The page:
At 7 p.m. on Monday, July 27, 2020, The Group Rep will stream HALLWAYS: STORIES FROM JUVIE, a multimedia production. Based on Heidi Mendez Harrison’s book about her two years as a volunteer at the Juvenile Hall Detention Center in Utah – and thanks to a grant from the Department of Cultural Affairs – a series of gritty personal accounts by teenagers in crisis reaches the stage virtually in this moving production based on their lives. On July 17, 2020, Heidi took time from her busy schedule to interview.
TELL US SOMETHING ABOUT YOUR BACKGROUND AND WHAT LED TO YOUR BECOMING INVOLVED WITH JUVENILES IN STATE CUSTODY.
Heidi Harrison Mendez: I was born in New York. My parents were from Argentina, and I was raised in Mexico City as a child. I was always interested in the theater, and I met my husband in community theater in Mexico. After we married, we moved to Spain. We lived in Madrid for 16 years, and that’s where I raised my three sons. I ran the drama program in the American School in Madrid. When we returned to the U.S., we settled in San Antonio, Texas, for a while – but it was a little too slow for us after living most of our lives in big cities. Then we moved to Utah, where we stayed for four years. By then, I was an empty nester. Due to a personal spiritual revelation, I decided to volunteer with kids in juvie and did acting and writing classes for two years. I collected 200 writings from these kids and published a book in 2016 so that their voices would be heard. It was called “Behind These Walls.” About three years ago, my husband and I moved to Los Angeles, and we love the city.
My interest has always been in the theater. I received my B.A. in acting and my M.A. in directing. I also have teaching certificates for high school Spanish and theater. Over the years, I’ve been an actor, director, choreographer, and teacher. I’ve also been in a number of television shows, including “Why Women Kill” and “Fresh off the Boat.” Right now, I have a national commercial running for Consumer Cellular. Los Angeles has been good to me, and I longed to find a “theater family” here. When I auditioned for The Group Rep, I knew I found my new home. Now I’m a board member alternate for GRT. Meanwhile, a group in Utah – where I was hired as a film/television coach – contacted me during the pandemic and suggested that I run an acting program for all ages on Zoom. Now I’m working on the GRT show, as well as teaching acting on Zoom.
WHEN YOU WORKED WITH JUVENILES IN UTAH, HOW DID THEY RESPOND TO YOUR ACTING AND WRITING CLASSES?
HHM: They were very respectful and had a good attitude. I’ve always been good working with teenagers, and I really prefer that age group over the younger kids. I started them writing raps about their lives. Later, I memorized their raps and became the “rapping grandma.” I would get them to write and then read what they wrote to the group. After that, I created a non-profit called ACT RISK NO MORE and turned their stories into one-act plays. At first, young actors who were at-risk themselves would take their roles; and we put out notices for people to see the plays. We performed in a dance studio for three months, and then we moved to different venues, including rehabs and different programs for teens. I got some of the young actors from the High School of Performing Arts, and I ended up teaching there later. It was a charter school for artistic kids, but it doesn’t exist any longer.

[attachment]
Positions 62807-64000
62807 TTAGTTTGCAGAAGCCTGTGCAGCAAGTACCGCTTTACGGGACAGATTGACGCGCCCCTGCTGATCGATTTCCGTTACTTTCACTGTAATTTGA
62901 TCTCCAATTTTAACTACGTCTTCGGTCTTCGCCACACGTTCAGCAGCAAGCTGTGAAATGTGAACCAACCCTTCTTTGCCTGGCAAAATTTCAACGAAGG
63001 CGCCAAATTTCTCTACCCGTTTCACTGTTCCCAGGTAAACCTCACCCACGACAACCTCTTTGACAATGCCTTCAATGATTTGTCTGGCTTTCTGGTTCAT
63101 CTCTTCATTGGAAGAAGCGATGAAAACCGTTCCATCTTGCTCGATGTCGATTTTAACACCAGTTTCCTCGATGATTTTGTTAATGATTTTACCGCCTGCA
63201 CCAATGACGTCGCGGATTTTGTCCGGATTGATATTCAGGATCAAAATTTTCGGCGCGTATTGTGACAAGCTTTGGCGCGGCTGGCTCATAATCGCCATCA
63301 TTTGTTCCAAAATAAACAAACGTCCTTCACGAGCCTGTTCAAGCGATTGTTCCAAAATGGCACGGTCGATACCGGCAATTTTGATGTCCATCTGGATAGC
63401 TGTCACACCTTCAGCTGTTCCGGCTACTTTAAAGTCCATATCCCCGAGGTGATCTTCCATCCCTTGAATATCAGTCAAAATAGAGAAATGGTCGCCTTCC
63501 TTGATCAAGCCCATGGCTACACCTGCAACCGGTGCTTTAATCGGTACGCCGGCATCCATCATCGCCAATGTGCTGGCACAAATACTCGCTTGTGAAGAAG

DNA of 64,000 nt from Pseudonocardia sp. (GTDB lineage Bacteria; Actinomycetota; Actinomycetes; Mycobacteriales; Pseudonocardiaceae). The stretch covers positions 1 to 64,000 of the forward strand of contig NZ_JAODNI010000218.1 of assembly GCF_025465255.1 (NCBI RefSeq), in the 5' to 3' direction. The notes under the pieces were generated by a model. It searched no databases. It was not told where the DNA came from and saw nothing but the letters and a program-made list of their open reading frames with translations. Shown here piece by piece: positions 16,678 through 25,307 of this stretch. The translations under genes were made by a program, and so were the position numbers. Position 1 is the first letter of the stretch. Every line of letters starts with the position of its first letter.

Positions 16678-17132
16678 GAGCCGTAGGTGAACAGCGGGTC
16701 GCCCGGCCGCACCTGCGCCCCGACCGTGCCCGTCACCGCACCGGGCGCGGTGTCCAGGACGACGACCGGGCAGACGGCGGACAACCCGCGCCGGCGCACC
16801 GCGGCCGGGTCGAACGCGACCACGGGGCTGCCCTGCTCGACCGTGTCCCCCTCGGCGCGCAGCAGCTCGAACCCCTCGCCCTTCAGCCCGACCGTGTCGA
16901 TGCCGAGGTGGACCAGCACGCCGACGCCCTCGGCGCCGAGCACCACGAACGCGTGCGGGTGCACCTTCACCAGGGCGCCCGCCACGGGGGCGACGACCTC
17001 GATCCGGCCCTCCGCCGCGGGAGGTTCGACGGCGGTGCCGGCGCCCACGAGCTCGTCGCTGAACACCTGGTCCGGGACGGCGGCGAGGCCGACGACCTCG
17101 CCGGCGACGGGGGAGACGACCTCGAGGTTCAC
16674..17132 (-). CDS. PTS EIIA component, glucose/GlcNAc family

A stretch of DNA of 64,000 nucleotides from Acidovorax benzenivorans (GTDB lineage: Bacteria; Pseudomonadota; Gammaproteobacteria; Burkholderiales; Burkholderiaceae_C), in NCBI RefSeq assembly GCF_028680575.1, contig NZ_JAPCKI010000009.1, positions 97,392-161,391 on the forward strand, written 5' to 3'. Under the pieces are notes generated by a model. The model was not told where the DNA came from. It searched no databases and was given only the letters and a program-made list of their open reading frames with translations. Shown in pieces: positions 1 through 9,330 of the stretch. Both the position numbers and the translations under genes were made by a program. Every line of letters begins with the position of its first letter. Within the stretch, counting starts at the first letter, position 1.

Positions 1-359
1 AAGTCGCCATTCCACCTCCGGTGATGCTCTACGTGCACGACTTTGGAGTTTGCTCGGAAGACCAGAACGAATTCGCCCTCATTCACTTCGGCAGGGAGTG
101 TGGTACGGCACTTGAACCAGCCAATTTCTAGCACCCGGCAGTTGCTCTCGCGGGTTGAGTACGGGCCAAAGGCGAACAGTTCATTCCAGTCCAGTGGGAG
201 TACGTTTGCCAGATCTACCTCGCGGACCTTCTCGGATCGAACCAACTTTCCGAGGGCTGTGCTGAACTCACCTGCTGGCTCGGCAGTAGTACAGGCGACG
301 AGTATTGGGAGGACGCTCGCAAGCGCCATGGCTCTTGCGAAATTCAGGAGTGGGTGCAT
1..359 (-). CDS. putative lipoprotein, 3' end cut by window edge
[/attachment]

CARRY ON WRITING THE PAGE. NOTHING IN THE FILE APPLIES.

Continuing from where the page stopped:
WAS THERE ANY ONE KID FROM JUVIE WHO STOOD OUT FOR YOU?
HHM: Absolutely. It was a 15-year-old biracial girl. I got to know her in 2015 or 2016 when she was in juvie. I know her story by heart. It’s called “Shit Happens,” and it will be in HALLWAYS. She had a stepdad who used the opposite end of the broom to discipline her and her older brother. When her brother left the home, her grades fell; and she got into drugs heavy. Her real dad was behind bars for selling dope. She was rebellious and hid behind a mask. She thought she’d never be free. But she is now, and she’s doing well.
These are not throw-away kids. They’re all artists, and we can turn weaknesses into strengths. Some might have mental health problems, but they can turn things around and make shortcomings work in their favor.
HOW DID YOU BECOME INVOLVED WITH THE GROUP REP? WHEN WILL THEY BE PRESENTING HALLWAYS?
HHM: When I got to LA, I needed to find a theater home. I found out about them from a friend who directed me in a fringe festival show. I auditioned for them, and the rest is history. I liked the space, especially the upstairs. I’ve always loved informal theater, and I like to think outside the box. I love to create something out of nothing. I jumped in with two feet.
I’m really excited about HALLWAYS. It’s very raw and realistic. First, I published their stories and then made them into plays. Now we are streaming this wonderful multimedia production. We will be premiering on Monday, July 27, 2020, at 7 p.m. HALLWAYS was produced by GRT’s Doug Haverty and edited by Hartley Powers. I hope that we reach lots of interested people, especially teenagers.
HALLWAYS premieres on The Group Rep website, Facebook, and YouTube on Monday, 7/27/20 at 7 p.m. (PDT). The production is free. Following the show, there will be a live conversation with The Group Rep company members, who will discuss the production via a group Zoom meeting. For more information call 818-763-5990 or go online.